With the Federal Energy Regulatory Commission (FERC) annnouncing more than 99% of domestic electrical generating capacity installed in the U.S. last month was from renewable sources, solar topped the pile.
FERC announced on Friday, solar dominated the new electric energy capacity mix in January with 13 new units accounting for 287 MW of the 324 MW installed.
That means solar dwarfed the second highest source of new electric generation capacity in the U.S. with three new geothermal steam units boasting 30 MW.
Three biomass facilities added 3 MW to the mix and a wind installation a further 1 MW with FERC's office of energy projects classifying the remaining 1 MW as ‘other' in its latest Energy Infrastructure Update report.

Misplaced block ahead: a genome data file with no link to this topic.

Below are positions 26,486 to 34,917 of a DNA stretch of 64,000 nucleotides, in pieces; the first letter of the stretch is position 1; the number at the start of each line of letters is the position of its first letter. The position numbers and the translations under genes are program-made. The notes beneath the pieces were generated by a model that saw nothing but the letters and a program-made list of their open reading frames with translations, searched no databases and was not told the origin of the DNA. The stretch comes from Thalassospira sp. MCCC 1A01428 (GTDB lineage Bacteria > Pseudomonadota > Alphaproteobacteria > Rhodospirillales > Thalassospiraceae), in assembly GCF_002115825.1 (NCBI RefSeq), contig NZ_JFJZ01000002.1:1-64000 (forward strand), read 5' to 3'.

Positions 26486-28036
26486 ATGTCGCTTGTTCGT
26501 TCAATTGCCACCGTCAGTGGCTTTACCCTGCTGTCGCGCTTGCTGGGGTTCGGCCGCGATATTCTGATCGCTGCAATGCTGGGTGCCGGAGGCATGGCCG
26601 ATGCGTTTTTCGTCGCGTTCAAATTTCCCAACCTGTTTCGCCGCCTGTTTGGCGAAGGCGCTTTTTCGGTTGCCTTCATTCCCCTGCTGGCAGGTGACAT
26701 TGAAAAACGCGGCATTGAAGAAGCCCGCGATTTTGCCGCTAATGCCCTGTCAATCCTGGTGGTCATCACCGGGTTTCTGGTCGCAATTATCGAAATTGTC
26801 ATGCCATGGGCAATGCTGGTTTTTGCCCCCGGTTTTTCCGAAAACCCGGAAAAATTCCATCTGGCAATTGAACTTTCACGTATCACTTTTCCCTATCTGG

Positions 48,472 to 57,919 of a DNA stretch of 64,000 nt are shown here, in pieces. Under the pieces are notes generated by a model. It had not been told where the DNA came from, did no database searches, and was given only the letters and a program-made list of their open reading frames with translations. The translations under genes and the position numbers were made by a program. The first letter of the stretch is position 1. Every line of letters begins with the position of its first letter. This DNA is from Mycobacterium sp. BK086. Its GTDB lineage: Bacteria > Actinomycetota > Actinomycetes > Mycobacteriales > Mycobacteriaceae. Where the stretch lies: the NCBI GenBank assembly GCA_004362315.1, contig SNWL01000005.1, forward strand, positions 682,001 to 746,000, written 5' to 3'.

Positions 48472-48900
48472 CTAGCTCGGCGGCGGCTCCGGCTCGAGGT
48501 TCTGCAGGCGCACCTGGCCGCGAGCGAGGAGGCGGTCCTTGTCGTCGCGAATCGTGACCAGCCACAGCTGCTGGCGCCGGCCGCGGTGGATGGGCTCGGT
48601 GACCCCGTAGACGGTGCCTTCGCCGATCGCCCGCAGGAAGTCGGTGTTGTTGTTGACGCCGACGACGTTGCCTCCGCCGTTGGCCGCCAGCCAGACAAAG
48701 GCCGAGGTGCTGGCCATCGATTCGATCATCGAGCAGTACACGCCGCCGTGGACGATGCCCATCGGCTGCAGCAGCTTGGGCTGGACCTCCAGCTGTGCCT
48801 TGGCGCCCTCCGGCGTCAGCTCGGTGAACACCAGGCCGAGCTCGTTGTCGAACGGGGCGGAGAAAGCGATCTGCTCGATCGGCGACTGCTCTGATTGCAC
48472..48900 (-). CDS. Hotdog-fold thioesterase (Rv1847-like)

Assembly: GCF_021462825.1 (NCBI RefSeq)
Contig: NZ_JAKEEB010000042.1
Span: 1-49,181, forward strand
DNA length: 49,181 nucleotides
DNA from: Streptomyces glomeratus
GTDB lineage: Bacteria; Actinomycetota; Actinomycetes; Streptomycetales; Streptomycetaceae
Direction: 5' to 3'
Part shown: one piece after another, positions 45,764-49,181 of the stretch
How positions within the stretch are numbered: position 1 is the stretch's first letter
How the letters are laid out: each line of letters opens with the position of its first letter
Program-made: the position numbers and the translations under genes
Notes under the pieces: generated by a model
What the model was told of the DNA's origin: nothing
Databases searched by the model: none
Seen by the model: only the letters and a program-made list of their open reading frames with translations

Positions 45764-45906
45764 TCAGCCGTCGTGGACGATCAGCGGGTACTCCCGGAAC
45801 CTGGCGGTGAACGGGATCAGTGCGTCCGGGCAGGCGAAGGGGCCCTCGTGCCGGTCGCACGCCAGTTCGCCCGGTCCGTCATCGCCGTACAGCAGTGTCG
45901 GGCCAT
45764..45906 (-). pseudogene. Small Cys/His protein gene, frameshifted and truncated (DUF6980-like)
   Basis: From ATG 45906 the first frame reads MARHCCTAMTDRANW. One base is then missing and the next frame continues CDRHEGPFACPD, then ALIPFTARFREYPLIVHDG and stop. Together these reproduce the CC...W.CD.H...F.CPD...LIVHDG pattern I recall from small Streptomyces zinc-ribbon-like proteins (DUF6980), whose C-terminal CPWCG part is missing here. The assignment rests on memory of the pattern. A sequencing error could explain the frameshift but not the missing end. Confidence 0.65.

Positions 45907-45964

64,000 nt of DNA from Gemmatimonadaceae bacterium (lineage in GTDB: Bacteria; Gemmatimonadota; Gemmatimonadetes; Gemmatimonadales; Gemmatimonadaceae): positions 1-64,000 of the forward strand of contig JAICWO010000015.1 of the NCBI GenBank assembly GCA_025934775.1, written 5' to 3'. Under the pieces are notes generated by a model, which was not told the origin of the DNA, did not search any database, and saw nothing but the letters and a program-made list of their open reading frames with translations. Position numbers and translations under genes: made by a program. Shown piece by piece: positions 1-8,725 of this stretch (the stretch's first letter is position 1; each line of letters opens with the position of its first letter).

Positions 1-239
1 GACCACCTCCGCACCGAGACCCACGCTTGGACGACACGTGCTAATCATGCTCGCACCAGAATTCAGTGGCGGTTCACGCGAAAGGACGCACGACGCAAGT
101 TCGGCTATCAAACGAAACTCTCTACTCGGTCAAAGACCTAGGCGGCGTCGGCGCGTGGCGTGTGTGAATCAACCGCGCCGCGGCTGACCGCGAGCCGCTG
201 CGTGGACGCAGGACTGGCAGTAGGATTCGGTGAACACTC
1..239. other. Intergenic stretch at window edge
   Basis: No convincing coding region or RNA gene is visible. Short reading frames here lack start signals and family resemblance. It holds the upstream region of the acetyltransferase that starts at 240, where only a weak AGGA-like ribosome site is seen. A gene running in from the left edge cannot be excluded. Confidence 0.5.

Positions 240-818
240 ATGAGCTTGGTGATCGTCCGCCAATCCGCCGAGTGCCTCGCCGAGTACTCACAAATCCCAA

If the figures represent encouraging news for the U.S. solar industry, the scale of the mountain to be climbed by renewables is represented by the latest figures for total electric generation capacity in the country.
Despite huge advances, solar still accounts for just 0.7% of the total energy mix, lagging behind wind with 5.2% of the total figure and even biomass, with 1.36%.
With geothermal steam providing 0.33% of the mix, nuclear adds up to 9.26% of the U.S.' electrical generating capacity with oil providing a further 4.04%.
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